“… and the uncovering of the dead becomes a show, with a lack of anything else to do and a lack of water and food. This is a story where the pictures are going to look the same over the days ahead and we’re all going to get bored with it – because we always do. And then they will be truly alone …”
This is a quote from an impromptu narrative when a news anchor has to cover when the reporter in the field chokes up. Instead of yet another report on death tolls, looting and hopeless devastation viewers got treated to something rare. A journalist who actually tells it like it is.
When I was a kid I wanted to be a journalist. I wanted to find stories and tell them to people so that they would be inspired to do something, do the right thing,… help in whatever way possible. I couldn’t imagine anything more amazing than being able to show people that there’s always more than one side to things, and that what they did and thought and said made a difference. And that they should choose what that difference should be, rather than just ignore the choice and complain about the consequences afterwards. To me that seemed like the greatest job in the world and I loved watching the news. It seemed so important… so involved, in a sense.
Of course, as I got older I began to realise things that slowly shifted my view. I began to see how words got twisted, and stories turned lob sided lobbying for public outrage or sympathy. And most of all I began to realise that journalists were actively hunting those angles. Even to the point of sacrificing the real story in favour of the scandal that might boost their ratings. There’s always a victim and a villain to be found and ousted on prime time TV in exchange for good exposure. Never mind the facts. Never mind the consequences. As long as it sells.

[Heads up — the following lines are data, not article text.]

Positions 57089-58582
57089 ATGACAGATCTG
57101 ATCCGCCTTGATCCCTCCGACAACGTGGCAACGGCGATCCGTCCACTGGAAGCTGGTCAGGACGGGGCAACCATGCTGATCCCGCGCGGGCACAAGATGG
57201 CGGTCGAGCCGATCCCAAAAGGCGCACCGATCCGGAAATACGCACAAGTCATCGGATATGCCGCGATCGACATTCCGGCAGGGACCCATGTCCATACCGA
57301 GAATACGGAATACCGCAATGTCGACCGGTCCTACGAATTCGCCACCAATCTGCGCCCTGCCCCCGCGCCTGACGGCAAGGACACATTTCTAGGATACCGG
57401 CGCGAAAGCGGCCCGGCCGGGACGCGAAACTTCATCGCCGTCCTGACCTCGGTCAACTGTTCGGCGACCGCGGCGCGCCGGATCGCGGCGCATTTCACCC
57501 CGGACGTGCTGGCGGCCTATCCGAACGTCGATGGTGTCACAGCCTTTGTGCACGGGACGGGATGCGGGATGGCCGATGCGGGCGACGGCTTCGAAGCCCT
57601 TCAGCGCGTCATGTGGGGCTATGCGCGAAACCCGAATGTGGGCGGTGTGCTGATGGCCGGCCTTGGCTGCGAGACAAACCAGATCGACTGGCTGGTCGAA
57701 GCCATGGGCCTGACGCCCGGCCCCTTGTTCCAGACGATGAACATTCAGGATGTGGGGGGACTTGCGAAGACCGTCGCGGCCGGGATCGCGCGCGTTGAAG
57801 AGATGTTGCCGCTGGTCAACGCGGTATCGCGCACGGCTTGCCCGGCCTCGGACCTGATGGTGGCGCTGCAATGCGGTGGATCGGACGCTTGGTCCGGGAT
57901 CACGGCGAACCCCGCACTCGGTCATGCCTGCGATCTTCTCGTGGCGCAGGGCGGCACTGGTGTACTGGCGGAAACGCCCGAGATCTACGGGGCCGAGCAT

At this point I have grown so jaded with the news that I barely can be bothered to watch them anymore. I don’t want news telling me how hopeless everything is. I want news that makes me remember that I am part of it too – even if it happens on the other side of the planet. News that makes me remember to feel, engage and act with and for others, not just shut them out because their strife is too big and too unpleasant to be aware of.
The developing trend of reporting that there is “nothing to report at this time” is to me more than anything an indication that the trade of journalism has forgotten its point and purpose. And in doing so it is literally strangling itself. Desensitising its audience with repetitive broad casts, breeds the need for even bigger stories to break – or we simply won’t care enough to keep interested. In the hunt for scandal and sensation reporters seem to have forgotten that people can be shocked into indifference.
What point is there is news like that? What point is there in choosing to convey anything in such a way that it will make the recipient shut off to it?